Pile of golden bitcoin

Difference between Bitcoin software, network, and protocol

Something that people don’t normally consider: when someone says “BSV” or “BTC” what is it that you think of? Is it the coin which is traded on an exchange? Is it the platform, upon which people develop blockchain applications? Is it the peer-to-peer network of nodes? Or is it the software that runs said nodes?

Well if you are not sure, then rest-assured you are probably part of the vast majority. It is the hope of this article to clear some of this up, as the ‘crypto’ industry is rife with many misunderstandings and misdirections, of which this is one of the most common. After we have cleared up the differences between these, I wish to turn to the issue of chain splits (sometimes called ‘forks’), which may occur when the nodes of the network do not come to majority consensus on what the ledger state should be. Why is this relevant? Well, as we all know, chain splits are very disruptive to blockchains, leading to splitting of the developer community, and battles over which side gets to keep the standing token ticker symbol. Why is understanding chain splits important? Well, because as blockchains in general become integrated into the common law of society, we need to arm ourselves with the knowledge on how the implementation of law will affect the operations of blockchains.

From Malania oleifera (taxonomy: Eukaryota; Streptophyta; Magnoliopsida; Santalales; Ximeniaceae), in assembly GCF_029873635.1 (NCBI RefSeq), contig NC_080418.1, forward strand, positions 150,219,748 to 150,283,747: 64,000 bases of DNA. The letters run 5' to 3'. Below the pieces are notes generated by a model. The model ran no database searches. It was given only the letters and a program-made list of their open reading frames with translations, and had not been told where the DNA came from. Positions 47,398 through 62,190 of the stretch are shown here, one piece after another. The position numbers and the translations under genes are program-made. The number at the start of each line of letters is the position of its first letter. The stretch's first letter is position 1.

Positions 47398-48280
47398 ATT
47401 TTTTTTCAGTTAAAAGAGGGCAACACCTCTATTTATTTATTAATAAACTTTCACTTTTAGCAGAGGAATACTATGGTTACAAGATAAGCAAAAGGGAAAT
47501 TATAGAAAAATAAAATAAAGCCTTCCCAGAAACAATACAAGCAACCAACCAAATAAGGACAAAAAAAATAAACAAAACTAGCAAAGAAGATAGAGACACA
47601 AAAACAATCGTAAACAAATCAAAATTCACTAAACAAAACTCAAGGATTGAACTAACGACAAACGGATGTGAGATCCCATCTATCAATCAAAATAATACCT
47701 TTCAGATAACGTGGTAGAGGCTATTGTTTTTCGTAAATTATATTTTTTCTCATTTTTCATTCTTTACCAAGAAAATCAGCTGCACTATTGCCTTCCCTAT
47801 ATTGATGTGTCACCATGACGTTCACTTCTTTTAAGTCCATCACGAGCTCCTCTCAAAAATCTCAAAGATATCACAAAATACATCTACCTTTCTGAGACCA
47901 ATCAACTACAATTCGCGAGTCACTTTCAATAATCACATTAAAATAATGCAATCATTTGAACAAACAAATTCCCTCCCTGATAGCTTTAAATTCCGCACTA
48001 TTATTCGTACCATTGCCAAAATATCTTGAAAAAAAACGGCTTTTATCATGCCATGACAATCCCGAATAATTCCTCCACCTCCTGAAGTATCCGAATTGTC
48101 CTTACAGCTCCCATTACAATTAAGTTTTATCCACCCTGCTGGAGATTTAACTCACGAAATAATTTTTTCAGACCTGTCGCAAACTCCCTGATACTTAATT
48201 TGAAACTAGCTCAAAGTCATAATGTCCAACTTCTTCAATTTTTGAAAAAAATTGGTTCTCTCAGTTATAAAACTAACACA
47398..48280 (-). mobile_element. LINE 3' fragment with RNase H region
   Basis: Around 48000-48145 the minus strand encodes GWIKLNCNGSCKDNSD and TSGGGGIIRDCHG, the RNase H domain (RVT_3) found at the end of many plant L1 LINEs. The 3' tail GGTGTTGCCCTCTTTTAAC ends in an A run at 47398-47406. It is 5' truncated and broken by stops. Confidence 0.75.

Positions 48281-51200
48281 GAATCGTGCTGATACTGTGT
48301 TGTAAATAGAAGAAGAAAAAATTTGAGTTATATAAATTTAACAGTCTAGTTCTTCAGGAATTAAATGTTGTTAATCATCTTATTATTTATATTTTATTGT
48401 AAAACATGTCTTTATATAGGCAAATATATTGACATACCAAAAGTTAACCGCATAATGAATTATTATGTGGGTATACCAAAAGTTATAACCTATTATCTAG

Up until this point, the narrative that has been pandered is that blockchains, due to their decentralized nature, live completely supra-legal, and outside of the reach and understanding of common laws. This cannot be further from the truth, as given enough time, laws has a way of catching up with whatever technology or society can invent. There were no airline safety laws before the time of the Wright brothers, nor were there laws against using radioactive radium in toothpaste at the turn of the century, but would it have been reasonable for scientists to argue that laws surrounding the harm done by invisible forces such as radiation poisoning could never be devised? Well by that same reasoning crypto proponents have been claiming for years that laws could never be enforced against a decentralized network such as those employed by blockchains… and people to this day still believe it. And this is relevant and topical considering the upcoming clash between the ‘common wisdom’ of crypto and the law in the cases surrounding Craig Wright’s claim for his stolen bitcoins. But first, let’s clear up some terminology.